Author:Douglas Hicks, Fiona Curran-Cournane
Source:Auckland Council Research and Evaluation Unit, RIMU
The primary sector makes up around three quarters of New Zealand’s exports, of which 56 per cent is food production. Auckland’s small land area (2% of New Zealand) contributes 25 per cent of its vegetable production. Maintaining and increasing agricultural productivity entails the promotion of sustainable land management. A new policy in the Auckland Unitary Plan (B8. 2.5) encourages ‘land management practices that retain the physical and chemical capability of soils’, recognising the significance of this valuable resource.
Land use capability (LUC) classification is one of the tools used by land and water advisors to help farmers and communities sustain land management on individual farms and within whole catchments. LUC maps have been historically, and are currently, used by researchers, rural industry, policy-makers and planners to advise decision-makers about the region's productive capability. For rural parts of Auckland the maps help underpin land use planning decisions whether it be for resource consents, plan change procedures (often supplemented by LUC site inspection and mapping) or while preparing district, regional or unitary plans. It is therefore imperative that LUC maps be underpinned by defensible and robust science that is able to withstand close scrutiny through planning hearings and court procedures.
In Auckland there have been issues with using and interpreting existing LUC maps for planning and policy purposes:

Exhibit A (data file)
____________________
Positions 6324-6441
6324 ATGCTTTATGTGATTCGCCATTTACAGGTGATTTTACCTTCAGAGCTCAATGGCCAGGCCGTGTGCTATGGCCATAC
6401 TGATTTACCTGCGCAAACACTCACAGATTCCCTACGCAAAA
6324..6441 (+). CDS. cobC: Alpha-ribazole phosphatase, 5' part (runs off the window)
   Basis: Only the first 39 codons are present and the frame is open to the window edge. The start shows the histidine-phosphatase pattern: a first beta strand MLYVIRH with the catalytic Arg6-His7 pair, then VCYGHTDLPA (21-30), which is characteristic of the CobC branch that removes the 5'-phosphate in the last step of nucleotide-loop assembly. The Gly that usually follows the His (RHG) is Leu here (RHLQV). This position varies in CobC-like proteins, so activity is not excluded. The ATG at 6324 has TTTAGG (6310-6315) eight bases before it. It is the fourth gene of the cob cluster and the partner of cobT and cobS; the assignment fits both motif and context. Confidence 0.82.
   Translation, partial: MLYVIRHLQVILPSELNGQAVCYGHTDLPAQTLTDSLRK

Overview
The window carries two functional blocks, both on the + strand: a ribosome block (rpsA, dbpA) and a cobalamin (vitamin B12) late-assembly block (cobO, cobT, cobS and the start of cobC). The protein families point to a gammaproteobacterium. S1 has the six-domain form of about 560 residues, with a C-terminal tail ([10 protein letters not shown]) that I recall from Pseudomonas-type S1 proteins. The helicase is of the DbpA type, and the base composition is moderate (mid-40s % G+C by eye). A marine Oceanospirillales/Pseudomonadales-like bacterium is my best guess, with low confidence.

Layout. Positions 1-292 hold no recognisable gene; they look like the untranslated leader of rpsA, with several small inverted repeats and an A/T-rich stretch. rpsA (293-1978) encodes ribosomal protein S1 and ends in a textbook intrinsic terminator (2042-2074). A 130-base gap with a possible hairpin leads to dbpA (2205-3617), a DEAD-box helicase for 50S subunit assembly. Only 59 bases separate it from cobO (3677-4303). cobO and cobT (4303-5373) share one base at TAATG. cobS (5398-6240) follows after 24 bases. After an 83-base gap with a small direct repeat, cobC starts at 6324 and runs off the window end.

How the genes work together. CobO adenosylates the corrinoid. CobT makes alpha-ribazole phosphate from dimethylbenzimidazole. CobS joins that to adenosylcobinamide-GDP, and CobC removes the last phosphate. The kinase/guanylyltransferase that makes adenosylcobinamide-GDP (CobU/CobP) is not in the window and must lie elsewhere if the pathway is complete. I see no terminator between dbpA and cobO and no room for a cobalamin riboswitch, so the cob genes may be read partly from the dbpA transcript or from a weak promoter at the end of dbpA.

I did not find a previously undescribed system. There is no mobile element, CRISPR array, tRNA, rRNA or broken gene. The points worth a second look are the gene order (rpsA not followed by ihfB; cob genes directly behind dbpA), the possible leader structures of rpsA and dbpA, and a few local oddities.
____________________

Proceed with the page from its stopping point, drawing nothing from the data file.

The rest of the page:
• different LUC units are mapped on similar soils, north and south of the city
• attached estimates of productive potential (livestock carrying capacity, radiata pine site index, maintenance fertilizer requirement) vary for LUC units on similar soils north and south of Auckland
• no estimates of vegetable, fruit or crop yield are attached to the LUC units on productive soils
• there are many instances where estimates overlap – or are the same – for LUC units which clearly differ in physical characteristics (so might be expected to differ in productive potential).
In response to the issues, the objectives of this report are to:
1. Update estimates of LUC units' productive potential, so they match measured yields.
2. Standardise estimates for LUC units on similar soils, so they become consistent north and south of Auckland.
3. Develop a way to express productive potential of LUC classes throughout Auckland.
4. Attach outputs to the region-wide geospatial LUC layer for Auckland.
The report documents how pasture yield data from field trials have been used to create new pasture yield estimates and updated livestock carrying capacities. Vegetable, fruit and crop yields for LUC units are not included in the report because measured yields are not readily available.
Meanwhile, the new pasture yield estimates provide a way to compare productive potential of LUC classes 1 to 8 throughout Auckland. They will not only defensibly inform future policy and land use planning decisions, but will also assist with land management advice to rural communities about the impacts of various farm management scenarios, such as retiring marginal land or fencing off certain distances from streams, on agricultural production.
Auckland Council technical report, TR2017/020